So here’s the thing. Music has always been a big part of my life, whether listening to it, singing to it (not always in tune), or playing it. And while the listening and the singing (no matter how off-tune it may be) have increased over the years, the playing, alas, has not. And so a remedy needed to be found. Or so I thought.
A bit of background: I took piano lessons from the time I was six and cello lessons from age ten or so, both until I turned 16. I was quite good at the former, not as much at the latter. But I had a lot of heart. And while piano was something I played at home, I played the cello in school orchestra. Playing for high-school musical productions was one of my favorite things (and one of the reasons I know all the lyrics to so many Broadway classics like How to Succeed in Business, Pajama Game, South Pacific — talk about a party starter.)
At any rate, I haven’t really played either instrument in decades; sure there was a flirtation with an electronic keyboard a number of years ago but it it wasn’t the same. And there was an even shorter meet-cute with renting a cello after that, but the magic was gone.
But recently, the urge to make music again struck as did (or so I thought) a stroke of genius. Why not try the ukulele? One of my biggest challenges with the cello had been trying to tune it (because turning the large pegs and getting them to stay in place just never seemed to work — they always slipped). And a ukulele is small, an electronic tuner device would keep me sounding good, and how cute would I be strumming my little heart out and singing to everything from Joni Mitchell to Bob Dylan to Jason Mraz to You Are My Sunshine to Over the Rainbow to … well, you get it.
So, after poring over ukulele choices online, I finally made what I thought was a great choice (and at such at a great price!). I even ordered a song book and a how-to-play book. And while I waited for the uke to arrive, I read a lot online about the basics behind playing it. I was ready.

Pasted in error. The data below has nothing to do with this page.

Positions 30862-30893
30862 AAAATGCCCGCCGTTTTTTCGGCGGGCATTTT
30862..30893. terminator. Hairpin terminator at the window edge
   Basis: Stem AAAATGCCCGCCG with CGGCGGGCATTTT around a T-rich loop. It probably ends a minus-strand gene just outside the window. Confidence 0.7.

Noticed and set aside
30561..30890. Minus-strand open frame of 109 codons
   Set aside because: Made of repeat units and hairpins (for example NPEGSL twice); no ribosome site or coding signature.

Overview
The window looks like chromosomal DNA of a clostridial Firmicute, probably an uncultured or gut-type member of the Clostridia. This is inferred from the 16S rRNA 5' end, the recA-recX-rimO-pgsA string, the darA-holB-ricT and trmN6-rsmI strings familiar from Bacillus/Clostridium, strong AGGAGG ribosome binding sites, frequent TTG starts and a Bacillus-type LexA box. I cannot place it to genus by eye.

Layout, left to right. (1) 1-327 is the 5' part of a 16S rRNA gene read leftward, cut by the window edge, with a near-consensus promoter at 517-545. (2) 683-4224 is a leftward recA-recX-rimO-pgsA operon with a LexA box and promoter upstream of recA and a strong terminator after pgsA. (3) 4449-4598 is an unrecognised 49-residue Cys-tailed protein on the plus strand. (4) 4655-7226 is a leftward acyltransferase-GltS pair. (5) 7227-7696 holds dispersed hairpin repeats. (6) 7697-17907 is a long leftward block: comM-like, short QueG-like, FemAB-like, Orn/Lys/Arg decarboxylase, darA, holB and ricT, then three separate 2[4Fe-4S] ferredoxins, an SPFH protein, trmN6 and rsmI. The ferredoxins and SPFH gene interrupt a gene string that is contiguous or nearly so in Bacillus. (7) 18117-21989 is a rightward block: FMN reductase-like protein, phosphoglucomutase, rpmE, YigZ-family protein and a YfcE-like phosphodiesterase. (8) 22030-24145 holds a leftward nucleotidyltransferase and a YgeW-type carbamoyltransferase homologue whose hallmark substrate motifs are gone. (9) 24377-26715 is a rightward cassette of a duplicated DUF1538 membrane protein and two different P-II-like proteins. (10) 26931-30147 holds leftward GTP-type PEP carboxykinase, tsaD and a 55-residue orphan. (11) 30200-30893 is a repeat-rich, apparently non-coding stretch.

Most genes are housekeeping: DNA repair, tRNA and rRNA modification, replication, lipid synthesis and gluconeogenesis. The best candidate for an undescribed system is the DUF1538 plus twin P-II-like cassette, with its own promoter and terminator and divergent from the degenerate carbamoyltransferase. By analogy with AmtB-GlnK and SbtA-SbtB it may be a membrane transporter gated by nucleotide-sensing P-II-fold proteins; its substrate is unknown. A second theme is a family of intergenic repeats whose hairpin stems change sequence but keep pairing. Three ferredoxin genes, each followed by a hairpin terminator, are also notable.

And then it got here. And that, dear reader, was where over the rainbow turned into ain’t no sunshine.
The first issue was the quality of the uke itself right out of the box — its paper-thin construction belied the “fine wood” description and the strings were cheap plastic. Then, after many failed tuning attempts and upon closer visual inspection, it appeared that the uke had arrived strung incorrectly — with two A strings, no C string, and the G and E strings in the wrong positions (don’t even ask how long it took to figure that out). Ever the warrior, I followed another how-to video and restrung it with the second set of strings provided, handily mastering the art of knotting, pulling, and winding-around-the-peg for all four strings (twice, actually, since the first time I tried, I strung the strings in the opposite order). Time to (finally!) play.
One strum, two strums, a couple of chords and then — what was that sound? Clamping on the tuner to check, I found that the strings had become un-tuned after only a couple of minutes. Okay, let’s fix that and try again. All four strings tuned to the green zone on the tuner. Perfect. One more time … and out of tune again, almost instantly. After another hour of attempting to play and retune, I realized that I’d been had. That the reason the uke sounded too good (on paper, not in person) to be true is that it was. That the only sounds coming out of it that were in tune were the sounds of silence. And that ear plugs were about to become my accessory of choice.
So back it went for a full refund. And while that particular ukulele was a lemon, it hasn’t dampened my hopes to make music. Maybe it’s not on a grand piano (hey, I’d even settle for a baby grand); maybe it’s not saying hello to the cello; maybe cool hand Luke the Uke isn’t in my future. But you know what? Air guitar is easy to play, never out of tune, and available at the drop of a hat.
No strings attached.
©2021 Claudia Grossman
“A for effort””. Very endearing that you are always eager to try. Keep it up